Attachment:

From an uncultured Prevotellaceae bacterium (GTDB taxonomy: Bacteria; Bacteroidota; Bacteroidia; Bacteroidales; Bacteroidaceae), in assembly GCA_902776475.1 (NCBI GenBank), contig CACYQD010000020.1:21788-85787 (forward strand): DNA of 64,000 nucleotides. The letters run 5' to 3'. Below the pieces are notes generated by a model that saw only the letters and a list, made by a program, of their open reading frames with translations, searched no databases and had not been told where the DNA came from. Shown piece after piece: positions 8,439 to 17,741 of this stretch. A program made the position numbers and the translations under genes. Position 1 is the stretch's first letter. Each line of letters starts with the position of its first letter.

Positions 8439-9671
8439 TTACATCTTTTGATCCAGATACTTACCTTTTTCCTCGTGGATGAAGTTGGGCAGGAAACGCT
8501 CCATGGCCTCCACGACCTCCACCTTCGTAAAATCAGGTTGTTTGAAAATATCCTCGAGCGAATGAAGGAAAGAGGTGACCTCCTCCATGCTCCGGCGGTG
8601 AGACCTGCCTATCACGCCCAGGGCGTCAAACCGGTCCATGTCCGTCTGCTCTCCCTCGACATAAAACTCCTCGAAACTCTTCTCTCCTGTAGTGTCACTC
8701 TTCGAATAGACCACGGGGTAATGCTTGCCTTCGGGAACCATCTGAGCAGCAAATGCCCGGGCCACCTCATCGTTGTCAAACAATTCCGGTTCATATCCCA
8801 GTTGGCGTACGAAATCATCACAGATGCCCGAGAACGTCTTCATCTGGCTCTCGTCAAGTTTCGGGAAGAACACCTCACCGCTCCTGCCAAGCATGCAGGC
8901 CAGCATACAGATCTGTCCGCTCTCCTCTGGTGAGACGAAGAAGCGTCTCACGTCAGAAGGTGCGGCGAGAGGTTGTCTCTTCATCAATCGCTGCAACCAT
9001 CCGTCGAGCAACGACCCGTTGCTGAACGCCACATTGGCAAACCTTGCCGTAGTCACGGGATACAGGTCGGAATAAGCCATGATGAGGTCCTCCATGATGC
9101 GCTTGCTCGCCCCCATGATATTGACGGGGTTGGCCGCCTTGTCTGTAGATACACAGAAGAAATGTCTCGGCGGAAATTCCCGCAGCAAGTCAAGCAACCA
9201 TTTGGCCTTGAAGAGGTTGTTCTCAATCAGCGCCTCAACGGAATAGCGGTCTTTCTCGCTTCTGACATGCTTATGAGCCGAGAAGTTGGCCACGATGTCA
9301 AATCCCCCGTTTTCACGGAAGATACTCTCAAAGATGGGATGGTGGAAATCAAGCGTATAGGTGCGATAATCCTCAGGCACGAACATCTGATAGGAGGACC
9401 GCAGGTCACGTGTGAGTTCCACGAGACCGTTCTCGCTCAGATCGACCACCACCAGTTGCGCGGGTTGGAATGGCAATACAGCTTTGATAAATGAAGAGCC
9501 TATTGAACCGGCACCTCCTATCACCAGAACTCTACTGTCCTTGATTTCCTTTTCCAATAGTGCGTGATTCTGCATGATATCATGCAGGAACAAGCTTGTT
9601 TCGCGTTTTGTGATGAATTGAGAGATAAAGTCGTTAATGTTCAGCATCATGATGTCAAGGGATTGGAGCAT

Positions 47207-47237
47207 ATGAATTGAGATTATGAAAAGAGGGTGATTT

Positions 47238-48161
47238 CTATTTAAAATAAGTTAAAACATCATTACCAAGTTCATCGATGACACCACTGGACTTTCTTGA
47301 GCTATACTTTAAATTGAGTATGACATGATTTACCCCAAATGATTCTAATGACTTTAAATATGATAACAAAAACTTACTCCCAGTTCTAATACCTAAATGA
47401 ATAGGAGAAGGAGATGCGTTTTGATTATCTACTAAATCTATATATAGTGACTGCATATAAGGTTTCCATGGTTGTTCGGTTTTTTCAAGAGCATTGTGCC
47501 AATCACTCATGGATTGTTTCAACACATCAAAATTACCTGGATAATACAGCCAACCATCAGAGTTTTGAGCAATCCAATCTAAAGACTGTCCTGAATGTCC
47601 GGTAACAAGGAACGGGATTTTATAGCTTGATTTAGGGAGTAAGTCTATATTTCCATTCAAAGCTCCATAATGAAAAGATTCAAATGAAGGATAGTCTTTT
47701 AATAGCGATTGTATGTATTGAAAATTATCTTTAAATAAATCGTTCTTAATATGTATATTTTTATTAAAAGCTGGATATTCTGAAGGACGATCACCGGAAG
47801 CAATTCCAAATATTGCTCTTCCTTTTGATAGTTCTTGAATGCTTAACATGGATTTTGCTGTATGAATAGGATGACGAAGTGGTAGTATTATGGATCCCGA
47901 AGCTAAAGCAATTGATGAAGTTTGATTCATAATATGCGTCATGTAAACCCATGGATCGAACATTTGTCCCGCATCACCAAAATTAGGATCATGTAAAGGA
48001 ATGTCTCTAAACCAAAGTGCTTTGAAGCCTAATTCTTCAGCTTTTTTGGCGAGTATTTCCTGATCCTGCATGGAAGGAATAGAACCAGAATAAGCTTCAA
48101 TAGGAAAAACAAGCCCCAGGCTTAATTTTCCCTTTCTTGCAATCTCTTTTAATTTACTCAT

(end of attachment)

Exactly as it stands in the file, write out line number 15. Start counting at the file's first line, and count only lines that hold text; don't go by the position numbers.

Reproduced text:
9601 TCGCGTTTTGTGATGAATTGAGAGATAAAGTCGTTAATGTTCAGCATCATGATGTCAAGGGATTGGAGCAT